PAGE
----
Tuesday, July 2, 2013

New Mapping Technology and the Battle of Gettysburg

About thirty miles from the place where I am typing this, thousands and thousands of people have converged on the town of Gettysburg to commemorate the 150th anniversary of the famous Civil War battle that occurred there from July 1-3, 1863.

Some of you Civil War buffs might be thinking how lucky I am to live so close to this battlefield.  On one level, you are correct.  I usually make between five and ten visits to Gettysburg a year. Sometimes I bring my students, sometimes I bring my family, and sometimes I just walk or drive the ground alone.  Over the years I have even developed some level of comfort in providing a basic tour of the battlefield.

But this week I am staying far away from the site of this important Civil War battle.  I just don't feel like dealing with all the traffic and crowds.  I was in Gettysburg a few weeks ago with my youngest daughter and the place was packed.  I extend my sympathy to friends who actually live in Gettysburg. Janet Vogel, Charles Strauss, and Jill and Sean Titus come immediately to mind.

If you are like me and have decided not to participate in the 150th anniversary festivities you can still get a feel for what happened on July 1-3, 1863 through this very cool interactive map of the decisive moments of the battle.  Here is a brief description:

What more might we learn about this famous battle if we put ourselves in commanders’ shoes, using today’s digital technology to visualize the battlefield and see what they could see? Our team, which includes myself, researcher Dan Miller and cartographer Alex Tait, have done just that. Alex recreated the 1863 terrain based on a superb map of the battlefield from 1874 and present-day digital data. Dan and I captured troop positions from historical maps. Our interactive map shows Union and Confederate troop movements over the course of the battle, July 1 – 3, 1863. Panoramic views from strategic viewpoints show what commanders could – and could not – see at decisive moments, and what Union soldiers faced at the beginning of Pickett’s Charge. You will also find “viewshed” maps created with GIS (Geographic Information Systems). These maps show more fully what was hidden from view at those key moments.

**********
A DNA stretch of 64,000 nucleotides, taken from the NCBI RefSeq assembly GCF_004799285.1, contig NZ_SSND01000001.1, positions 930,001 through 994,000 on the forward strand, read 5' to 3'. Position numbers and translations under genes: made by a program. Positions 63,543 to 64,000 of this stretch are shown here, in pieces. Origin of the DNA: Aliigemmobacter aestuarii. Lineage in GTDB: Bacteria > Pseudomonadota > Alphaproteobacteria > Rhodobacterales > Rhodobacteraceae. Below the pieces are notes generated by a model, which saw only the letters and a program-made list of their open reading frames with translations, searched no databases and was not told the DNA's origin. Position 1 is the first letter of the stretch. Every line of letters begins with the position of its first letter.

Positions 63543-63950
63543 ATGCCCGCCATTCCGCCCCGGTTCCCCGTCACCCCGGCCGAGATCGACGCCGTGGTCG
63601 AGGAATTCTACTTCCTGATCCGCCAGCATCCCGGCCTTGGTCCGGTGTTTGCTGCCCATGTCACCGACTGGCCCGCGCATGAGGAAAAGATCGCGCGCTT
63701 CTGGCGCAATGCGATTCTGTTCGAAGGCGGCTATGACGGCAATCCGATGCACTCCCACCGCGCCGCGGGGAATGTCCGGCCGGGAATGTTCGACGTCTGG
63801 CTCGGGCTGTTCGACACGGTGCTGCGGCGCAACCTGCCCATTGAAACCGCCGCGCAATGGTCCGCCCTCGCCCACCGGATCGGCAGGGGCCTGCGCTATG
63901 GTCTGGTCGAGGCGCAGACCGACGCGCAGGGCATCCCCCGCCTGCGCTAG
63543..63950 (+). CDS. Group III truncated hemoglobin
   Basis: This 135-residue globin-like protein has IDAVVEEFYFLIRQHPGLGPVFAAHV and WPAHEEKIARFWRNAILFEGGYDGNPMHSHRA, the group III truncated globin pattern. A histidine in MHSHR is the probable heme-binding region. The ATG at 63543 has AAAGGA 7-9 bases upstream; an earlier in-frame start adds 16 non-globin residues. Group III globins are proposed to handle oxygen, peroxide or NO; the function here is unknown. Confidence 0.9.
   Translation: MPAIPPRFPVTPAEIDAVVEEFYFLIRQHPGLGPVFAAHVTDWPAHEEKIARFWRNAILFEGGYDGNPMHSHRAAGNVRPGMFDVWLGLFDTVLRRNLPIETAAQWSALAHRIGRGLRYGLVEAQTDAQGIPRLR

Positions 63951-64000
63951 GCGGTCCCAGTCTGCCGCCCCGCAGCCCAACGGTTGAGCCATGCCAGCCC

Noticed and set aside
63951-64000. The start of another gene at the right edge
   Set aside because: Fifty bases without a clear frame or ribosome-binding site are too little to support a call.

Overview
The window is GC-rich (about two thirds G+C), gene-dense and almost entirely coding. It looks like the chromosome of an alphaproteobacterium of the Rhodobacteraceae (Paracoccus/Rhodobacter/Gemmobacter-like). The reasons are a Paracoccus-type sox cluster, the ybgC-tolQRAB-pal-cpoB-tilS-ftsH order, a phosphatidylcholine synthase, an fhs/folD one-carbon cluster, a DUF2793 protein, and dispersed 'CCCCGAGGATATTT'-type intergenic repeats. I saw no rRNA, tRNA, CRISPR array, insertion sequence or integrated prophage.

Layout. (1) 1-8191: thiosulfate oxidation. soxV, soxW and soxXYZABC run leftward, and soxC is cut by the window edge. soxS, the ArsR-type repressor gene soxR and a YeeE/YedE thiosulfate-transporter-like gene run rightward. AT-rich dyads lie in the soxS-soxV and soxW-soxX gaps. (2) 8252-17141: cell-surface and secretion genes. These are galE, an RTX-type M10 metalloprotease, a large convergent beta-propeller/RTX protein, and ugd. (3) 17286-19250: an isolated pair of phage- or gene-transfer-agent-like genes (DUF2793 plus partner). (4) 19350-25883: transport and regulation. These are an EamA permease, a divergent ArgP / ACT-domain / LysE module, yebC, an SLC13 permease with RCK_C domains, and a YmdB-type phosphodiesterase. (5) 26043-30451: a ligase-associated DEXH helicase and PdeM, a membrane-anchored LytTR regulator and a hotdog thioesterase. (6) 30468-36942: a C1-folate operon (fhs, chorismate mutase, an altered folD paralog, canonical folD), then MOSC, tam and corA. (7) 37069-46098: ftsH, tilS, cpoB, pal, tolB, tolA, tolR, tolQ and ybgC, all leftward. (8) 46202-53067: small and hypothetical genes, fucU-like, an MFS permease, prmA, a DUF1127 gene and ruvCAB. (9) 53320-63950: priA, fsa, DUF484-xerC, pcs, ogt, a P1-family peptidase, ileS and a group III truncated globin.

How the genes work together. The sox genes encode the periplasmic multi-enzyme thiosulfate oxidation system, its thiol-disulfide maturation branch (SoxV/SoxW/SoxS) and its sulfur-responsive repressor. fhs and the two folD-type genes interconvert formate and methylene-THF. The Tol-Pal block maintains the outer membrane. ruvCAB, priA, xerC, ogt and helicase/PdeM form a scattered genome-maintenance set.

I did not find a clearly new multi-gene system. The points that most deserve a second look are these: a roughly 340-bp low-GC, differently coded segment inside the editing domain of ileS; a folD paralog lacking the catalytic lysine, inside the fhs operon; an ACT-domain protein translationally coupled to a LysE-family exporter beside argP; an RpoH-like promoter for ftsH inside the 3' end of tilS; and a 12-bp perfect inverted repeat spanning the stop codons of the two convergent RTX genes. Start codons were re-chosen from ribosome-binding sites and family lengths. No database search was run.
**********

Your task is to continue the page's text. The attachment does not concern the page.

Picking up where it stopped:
Altogether, our mapping reveals that Lee never had a clear view of enemy forces; the terrain itself hid portions of the Union Army throughout the battle. In addition, Lee did not grasp – or acknowledge – just how advantageous the Union’s position was. In a reversal of the Battle of Fredericksburg, where Lee’s forces held the high ground and won a great victory, Union General George Meade held the high ground at Gettysburg. Lee’s forces were spread over an arc of seven miles, while the Union’s compact position, anchored on several hills, facilitated communication and quick troop deployment. Meade also received much better information, more quickly, from his subordinates. Realizing the limits of what Lee could see makes his decisions appear even bolder, and more likely to fail, than we knew.

I also encourage you to read the special report on the Civil War at Smithsonian.com.